A woman in Massachusetts was the first to develop the concept of mass- producing valentines. She did so out of necessity, because her small idea caught on and grew big.
Valentine Entrepreneur: Esther Howland
Esther Howland grew up in Worcester, Massachusetts, where her father owned a large book and stationery store. She attended Mount Holyoke Female Seminary, graduating in 1847.
One of her father’s vendors sent Esther an English valentine. Stylistically these cards were quite elaborate; they featured hearts and usually multiple layers of lace and added decoration. They were much more impressive than the simple cards that were used as valentines in the U.S. in the early 1800s.
If the vendor meant to woo Esther, he failed, but he gave her a great idea. She requested that her father order special materials and she experimented with crafting her own valentines. By 1849 she had created a dozen different cards, and her brother agreed to take them with him on sales calls.
Esther was hoping for $200 worth of orders. Her brother came back with orders for $5000 worth of Esther’s elaborate cards.
Sales Success Forced a Bigger Plan
Though she had expected to make the cards herself, Howland rapidly came up with a new plan. She contacted her friends and set up an assembly line of card makers at her home, pre-dating Henry Ford’s assembly line by 50 years. She also realized the possibilities offered by “cottage industry.” She provided a finished sample and a box to women who preferred to assemble the valentines in their own homes.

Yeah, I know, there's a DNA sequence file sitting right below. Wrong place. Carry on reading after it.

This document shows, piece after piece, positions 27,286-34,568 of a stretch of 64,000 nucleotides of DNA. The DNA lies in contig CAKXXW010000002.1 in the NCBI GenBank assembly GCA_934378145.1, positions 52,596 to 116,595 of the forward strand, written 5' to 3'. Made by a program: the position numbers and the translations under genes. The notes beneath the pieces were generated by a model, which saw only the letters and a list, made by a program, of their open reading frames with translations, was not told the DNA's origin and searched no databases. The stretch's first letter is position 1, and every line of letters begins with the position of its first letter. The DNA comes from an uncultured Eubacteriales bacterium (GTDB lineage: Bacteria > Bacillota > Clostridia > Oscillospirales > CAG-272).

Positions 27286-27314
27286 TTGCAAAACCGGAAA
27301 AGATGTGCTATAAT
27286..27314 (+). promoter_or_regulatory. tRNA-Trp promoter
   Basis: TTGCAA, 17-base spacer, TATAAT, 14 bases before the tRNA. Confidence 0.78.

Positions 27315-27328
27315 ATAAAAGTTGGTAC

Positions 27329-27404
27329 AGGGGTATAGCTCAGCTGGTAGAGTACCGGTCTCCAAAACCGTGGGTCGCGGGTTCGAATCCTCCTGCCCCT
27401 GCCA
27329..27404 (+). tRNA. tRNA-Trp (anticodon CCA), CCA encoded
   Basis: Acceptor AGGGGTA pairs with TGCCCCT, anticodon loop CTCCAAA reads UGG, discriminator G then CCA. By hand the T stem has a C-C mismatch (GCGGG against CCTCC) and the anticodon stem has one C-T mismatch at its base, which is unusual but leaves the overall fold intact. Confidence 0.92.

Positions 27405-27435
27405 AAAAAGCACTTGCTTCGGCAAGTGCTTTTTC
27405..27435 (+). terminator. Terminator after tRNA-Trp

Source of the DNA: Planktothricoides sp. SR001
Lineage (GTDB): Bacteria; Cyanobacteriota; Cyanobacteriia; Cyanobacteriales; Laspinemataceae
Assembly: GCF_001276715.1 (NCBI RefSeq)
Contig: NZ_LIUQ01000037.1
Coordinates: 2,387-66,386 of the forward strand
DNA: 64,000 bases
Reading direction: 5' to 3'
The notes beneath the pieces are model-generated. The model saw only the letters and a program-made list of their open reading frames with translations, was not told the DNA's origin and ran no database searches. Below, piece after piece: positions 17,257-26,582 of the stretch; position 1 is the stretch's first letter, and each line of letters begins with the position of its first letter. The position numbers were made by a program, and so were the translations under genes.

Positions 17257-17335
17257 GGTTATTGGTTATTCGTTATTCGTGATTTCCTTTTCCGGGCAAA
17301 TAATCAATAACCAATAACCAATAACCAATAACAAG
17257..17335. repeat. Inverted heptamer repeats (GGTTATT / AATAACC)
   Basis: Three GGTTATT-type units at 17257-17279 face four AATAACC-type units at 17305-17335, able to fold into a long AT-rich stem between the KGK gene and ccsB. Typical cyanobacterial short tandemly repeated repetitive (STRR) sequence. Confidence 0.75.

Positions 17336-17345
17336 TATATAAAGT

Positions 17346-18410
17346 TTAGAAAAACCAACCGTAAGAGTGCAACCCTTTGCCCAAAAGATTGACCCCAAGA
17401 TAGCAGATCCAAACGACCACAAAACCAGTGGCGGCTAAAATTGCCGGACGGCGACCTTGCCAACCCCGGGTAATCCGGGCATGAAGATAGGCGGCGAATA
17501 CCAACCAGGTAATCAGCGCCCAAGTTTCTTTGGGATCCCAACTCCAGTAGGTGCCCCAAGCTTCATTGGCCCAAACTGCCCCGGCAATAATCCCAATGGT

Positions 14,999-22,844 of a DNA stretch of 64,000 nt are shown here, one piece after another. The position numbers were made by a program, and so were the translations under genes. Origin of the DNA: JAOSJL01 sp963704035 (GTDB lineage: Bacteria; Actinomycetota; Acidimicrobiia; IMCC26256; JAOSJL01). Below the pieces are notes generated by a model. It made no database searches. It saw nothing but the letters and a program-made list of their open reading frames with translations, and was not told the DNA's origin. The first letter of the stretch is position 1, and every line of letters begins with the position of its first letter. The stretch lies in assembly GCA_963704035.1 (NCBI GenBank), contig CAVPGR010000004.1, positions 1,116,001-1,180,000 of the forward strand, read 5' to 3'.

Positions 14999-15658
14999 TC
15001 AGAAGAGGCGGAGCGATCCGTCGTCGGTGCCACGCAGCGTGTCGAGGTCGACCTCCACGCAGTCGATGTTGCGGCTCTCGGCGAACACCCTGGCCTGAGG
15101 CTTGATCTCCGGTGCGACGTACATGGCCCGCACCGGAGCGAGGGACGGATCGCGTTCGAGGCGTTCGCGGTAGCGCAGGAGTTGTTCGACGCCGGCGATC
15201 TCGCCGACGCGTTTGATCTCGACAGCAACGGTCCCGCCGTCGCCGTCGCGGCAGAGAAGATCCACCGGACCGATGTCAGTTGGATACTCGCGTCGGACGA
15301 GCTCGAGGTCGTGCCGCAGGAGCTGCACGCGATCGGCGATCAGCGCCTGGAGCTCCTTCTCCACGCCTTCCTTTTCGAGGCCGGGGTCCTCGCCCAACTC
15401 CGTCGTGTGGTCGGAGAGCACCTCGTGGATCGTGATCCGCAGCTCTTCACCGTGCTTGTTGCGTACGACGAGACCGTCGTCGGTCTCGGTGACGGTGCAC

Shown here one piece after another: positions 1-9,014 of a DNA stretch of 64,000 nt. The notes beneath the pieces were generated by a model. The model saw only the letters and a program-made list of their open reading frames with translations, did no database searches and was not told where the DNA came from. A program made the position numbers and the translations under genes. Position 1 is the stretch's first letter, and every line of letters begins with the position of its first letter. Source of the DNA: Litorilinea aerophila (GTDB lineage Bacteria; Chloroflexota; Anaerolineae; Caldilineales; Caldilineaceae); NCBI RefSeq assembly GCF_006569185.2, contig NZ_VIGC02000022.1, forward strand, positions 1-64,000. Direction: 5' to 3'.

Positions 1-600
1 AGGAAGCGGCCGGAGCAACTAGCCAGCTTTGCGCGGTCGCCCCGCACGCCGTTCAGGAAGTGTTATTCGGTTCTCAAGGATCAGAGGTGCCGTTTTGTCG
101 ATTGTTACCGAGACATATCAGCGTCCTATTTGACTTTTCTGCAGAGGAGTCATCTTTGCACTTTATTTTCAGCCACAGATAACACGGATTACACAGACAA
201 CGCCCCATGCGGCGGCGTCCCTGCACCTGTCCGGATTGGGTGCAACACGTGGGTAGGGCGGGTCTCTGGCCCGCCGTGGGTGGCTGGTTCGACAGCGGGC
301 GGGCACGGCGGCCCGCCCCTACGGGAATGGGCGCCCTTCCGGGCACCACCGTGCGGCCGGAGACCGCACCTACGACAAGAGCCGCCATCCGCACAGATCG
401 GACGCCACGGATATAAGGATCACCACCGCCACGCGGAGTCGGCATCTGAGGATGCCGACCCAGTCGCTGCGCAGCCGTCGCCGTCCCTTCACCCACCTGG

As her production system fell in place, Howland began to grow her business. She advertised in local papers and took orders through her family’s stationery shop. When her activities outgrew her family’s house, she moved the operation to a rented building in downtown Worcester.
Esther Howland’s Business Grew
Esther Howland built the New England Valentine Company into a flourishing business by introducing many variations on her cards. Anticipating that customers might want to personalize the cards, she provided her vendors with a book of 131 different verses that could be inserted within most of the cards.
She also created cards for all budgets. A simple Howland card sold for five cents but the price went up for the more detailed cards. A card trimmed with ribbons or featuring intricate artistic illustrations would cost more. Some of her truly elaborate cards were highly decorated and had inner envelopes for a secret love message or lock of hair or even a ring. These might sell for as much as $50—a lot of money for a card in any day but a considerable sum of money at that time.
When she had to travel on business, she eschewed the custom of a woman alone needing to travel with a chaperone. Esther Howland clearly established that women could manage just fine traveling on their own.
Sold the Business
As her father’s health worsened, Howland felt she needed more time to care for him. In 1881 she sold her business to another Worcester stationer, who added to his line, cards in the “Howland Style.”
In 2001, the Greeting Card Association established an Esther Howland Award to be given annually to a “greeting card visionary.”
To read about another entrepreneur, read the story of Fannie Farmer, who instituted measurements to cooking.